To read the contents of an mChat message, the user positions the cursor 120 over the subject field of the mChat message. In one embodiment, this “mouse-over” operation causes the contents of the Subject line 52 of the mChat message to be displayed in its entirety as, for example, a drop-down list 124 with the most recent chat entry on the top line of the list 124 and the history of previous chat entries appearing below the most recent chat entry. Depending upon the length of the mChat conversation, the contents of the Subject line covers the mChat message being read and possibly one or more of the other email messages in the view immediately below. Thus, the user reads the mChat conversation in its entirety while in the inbox view, without having to open the mChat message. (Double-clicking on the mChat message using the graphical input device (e.g., mouse), as is done regularly to open a conventional email message, in one embodiment produces no response for an mChat message. Another embodiment responds to the double-click operation by displaying the drop-down list 124.)
In another embodiment, shown in FIG. 5, the mouse-over operation causes scrolling arrows 150-1, 150-2 (generally, 150) to appear at each end of the subject column 112 of that mChat message. By positioning the cursor 120 over the left or right arrow 150, the user horizontally scrolls left or right, respectively, through the contents 124′ in the Subject line 52 of the mChat message. In another embodiment, the user drags the text in the subject column 112 with the cursor 120 to scroll horizontally through the contents 124′ in the left or right direction. In these embodiments, the number of characters that can be read at one time is limited to the width of the subject column 112, but reading the mChat message does not occlude any other messages in the mailbox view.
Some devices for reading email, such as personal digital assistants or PDAs, do not have a cursor that can be graphically positioned over an mChat message line item. For such computing devices, the user employs the particular technique of the particular device for selecting an email message. Referring to PDAs, for example, the user positions a stylus over the mChat message line item in the mailbox view and with it presses the screen display. In another embodiment, the user moves the current “focus” of the device to the desired mChat message, and waits; after a brief interval (typically a half-second), the device begins to scroll the contents of the mChat message that is the current focus.
In one embodiment, the email client program 58 generates an alert event when an mChat message is received. For example, the alert can include a graphical window appearing on the user's graphical user interface, the window having conventional chat-like features. A message accompanying this window can indicate that the sending party may not be online, and thus unavailable to engage in chat. The email client program 58 produces this alert directly or invokes the chat client program 60 to produce it.
FIG. 6 shows an example of two-way conversions between mChat message and chat conversation formats. If a user so chooses, he can convert an asynchronous mChat message 14 into a synchronous chat 180, or a synchronous chat 180 into an asynchronous mChat message 14. For an asynchronous to the synchronous format conversion, upon the user's specific command, e.g., by clicking a graphical button or selecting an item in a pull down menu while the mChat message 14 is selected, the email client program 58 launches the chat client program 60, reformats the contents of the Subject line 52 of the mChat message 14 into a chat format (e.g., by reordering the chat entries so that first chat entry in the list becomes the last and the last chat entry becomes the first and by inserting the author's name in front of each particular chat entry), and pastes the reformatted Subject line 52 contents into the chat window 180. The chat window 180 then appears on the display screen of each chat participant. Provided each participant is online, they can resume their communications synchronously.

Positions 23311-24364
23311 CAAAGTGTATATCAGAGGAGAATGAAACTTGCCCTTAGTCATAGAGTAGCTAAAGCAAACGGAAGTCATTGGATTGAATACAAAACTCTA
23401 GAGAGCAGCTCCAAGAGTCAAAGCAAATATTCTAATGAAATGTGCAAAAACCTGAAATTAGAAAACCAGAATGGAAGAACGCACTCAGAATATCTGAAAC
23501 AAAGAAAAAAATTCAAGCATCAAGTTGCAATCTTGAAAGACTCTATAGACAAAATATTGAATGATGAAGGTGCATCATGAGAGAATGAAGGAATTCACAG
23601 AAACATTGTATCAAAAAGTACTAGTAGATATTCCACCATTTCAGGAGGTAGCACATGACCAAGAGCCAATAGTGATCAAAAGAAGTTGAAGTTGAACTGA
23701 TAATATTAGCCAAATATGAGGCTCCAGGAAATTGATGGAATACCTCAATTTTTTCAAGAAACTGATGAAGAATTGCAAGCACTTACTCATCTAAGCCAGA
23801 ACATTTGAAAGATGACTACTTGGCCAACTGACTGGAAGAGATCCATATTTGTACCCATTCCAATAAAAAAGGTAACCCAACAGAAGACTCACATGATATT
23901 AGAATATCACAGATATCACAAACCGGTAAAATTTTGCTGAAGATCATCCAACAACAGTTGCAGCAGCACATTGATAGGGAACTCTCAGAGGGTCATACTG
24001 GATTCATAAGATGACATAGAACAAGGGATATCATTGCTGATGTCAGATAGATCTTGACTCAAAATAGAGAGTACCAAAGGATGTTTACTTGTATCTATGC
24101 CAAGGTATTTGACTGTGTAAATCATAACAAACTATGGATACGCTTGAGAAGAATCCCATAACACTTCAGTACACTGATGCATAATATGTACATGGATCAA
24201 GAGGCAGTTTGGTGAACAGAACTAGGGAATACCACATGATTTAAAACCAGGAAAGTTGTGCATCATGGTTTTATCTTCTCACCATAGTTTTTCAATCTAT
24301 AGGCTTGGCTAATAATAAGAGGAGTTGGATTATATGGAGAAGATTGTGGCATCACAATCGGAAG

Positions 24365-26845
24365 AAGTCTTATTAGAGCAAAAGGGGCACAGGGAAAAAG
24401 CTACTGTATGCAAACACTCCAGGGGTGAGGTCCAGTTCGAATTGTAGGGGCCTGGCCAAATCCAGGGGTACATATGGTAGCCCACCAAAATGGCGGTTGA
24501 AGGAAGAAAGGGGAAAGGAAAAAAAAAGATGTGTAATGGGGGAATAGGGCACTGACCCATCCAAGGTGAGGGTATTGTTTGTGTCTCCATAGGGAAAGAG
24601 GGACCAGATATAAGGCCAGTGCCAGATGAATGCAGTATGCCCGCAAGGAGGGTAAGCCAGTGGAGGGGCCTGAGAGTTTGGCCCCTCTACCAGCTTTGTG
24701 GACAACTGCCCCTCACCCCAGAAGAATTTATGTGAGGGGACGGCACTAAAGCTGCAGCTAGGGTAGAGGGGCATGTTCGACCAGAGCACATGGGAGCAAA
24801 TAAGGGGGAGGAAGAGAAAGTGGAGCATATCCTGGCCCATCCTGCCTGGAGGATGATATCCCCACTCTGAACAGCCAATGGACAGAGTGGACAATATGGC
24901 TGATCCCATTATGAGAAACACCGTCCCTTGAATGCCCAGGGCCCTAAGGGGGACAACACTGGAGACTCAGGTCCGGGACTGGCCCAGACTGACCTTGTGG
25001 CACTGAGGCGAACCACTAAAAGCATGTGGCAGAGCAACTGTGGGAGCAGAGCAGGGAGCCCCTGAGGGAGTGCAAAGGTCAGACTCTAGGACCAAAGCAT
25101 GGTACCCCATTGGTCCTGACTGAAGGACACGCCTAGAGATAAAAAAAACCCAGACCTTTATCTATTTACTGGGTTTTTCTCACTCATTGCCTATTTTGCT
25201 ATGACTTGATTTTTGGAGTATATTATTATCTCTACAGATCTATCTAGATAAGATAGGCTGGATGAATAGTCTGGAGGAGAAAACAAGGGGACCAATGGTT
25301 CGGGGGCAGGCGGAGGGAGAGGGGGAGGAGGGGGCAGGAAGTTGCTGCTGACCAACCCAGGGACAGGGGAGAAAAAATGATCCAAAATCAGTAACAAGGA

Conversely, if the participants currently engaged in a synchronous free-form chat want to continue their conversation asynchronously, either participant can cause the full contents of the chat to be converted into an mChat message. In this event, the chat server converts the contents of the chat conversation into the format of an mChat message (i.e., reversing the order of chat entries and inserting delimiters as described above), and pastes it into the Subject line 52 of the mChat message 14. Optionally, the attribution associated with each chat entry in the chat conversation can be removed when converting from the chat format to the mChat message format. The mChat message 14 is then electronically mailed to each chat participant (now to become mChat participants). In another embodiment, the email server 74 sends the mChat message to the mChat participants.
The present invention may be implemented as one or more computer-readable software programs embodied on or in one or more articles of manufacture. The article of manufacture can be, for example, any one or combination of a floppy disk, a hard disk, hard-disk drive, a CD-ROM, a DVD-ROM, a flash memory card, an EEPROM, an EPROM, a PROM, a RAM, a ROM, or a magnetic tape. In general, any standard or proprietary, programming or interpretive language can be used to produce the computer-readable software programs. Examples of such languages include C, C++, Pascal, JAVA, BASIC, Visual Basic, and Visual C++. The software programs may be stored on or in one or more articles of manufacture as source code, object code, interpretive code, or executable code.
While the invention has been shown and described with reference to specific preferred embodiments, it should be understood by those skilled in the art that various changes in form and detail may be made therein without departing from the spirit and scope of the invention as defined by the following claims.